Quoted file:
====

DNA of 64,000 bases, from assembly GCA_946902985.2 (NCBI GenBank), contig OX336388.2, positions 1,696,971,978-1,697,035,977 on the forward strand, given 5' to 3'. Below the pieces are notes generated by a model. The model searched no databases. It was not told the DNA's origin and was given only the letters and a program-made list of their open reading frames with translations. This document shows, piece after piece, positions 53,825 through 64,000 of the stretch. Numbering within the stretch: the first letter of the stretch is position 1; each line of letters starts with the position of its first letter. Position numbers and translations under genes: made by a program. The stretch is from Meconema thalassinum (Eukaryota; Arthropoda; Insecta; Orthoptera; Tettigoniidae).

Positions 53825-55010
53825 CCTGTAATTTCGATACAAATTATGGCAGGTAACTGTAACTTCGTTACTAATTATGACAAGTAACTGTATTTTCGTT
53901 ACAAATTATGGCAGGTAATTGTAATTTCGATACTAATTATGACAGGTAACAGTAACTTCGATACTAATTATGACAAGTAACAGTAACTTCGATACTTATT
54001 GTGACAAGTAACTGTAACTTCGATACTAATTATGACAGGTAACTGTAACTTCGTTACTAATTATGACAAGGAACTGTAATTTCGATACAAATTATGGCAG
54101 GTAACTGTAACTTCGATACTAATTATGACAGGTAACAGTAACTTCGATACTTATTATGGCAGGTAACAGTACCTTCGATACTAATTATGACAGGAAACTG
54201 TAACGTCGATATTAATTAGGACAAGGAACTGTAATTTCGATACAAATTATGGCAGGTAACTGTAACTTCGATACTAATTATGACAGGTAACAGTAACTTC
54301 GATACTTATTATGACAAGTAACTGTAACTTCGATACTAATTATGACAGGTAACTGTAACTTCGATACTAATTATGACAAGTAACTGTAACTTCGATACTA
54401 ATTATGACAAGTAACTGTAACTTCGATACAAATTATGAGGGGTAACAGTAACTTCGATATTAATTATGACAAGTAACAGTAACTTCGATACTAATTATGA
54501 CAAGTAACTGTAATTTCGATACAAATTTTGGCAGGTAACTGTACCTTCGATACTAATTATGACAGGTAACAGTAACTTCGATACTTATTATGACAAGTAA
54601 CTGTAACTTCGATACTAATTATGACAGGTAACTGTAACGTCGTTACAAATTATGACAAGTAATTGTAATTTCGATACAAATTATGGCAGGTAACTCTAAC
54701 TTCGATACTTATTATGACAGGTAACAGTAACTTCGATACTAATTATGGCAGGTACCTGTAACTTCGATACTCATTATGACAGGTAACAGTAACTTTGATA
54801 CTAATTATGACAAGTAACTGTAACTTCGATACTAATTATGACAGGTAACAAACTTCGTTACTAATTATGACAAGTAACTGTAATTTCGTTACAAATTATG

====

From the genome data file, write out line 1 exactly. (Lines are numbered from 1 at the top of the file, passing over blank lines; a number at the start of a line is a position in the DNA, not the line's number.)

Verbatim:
DNA of 64,000 bases, from assembly GCA_946902985.2 (NCBI GenBank), contig OX336388.2, positions 1,696,971,978-1,697,035,977 on the forward strand, given 5' to 3'. Below the pieces are notes generated by a model. The model searched no databases. It was not told the DNA's origin and was given only the letters and a program-made list of their open reading frames with translations. This document shows, piece after piece, positions 53,825 through 64,000 of the stretch. Numbering within the stretch: the first letter of the stretch is position 1; each line of letters starts with the position of its first letter. Position numbers and translations under genes: made by a program. The stretch is from Meconema thalassinum (Eukaryota; Arthropoda; Insecta; Orthoptera; Tettigoniidae).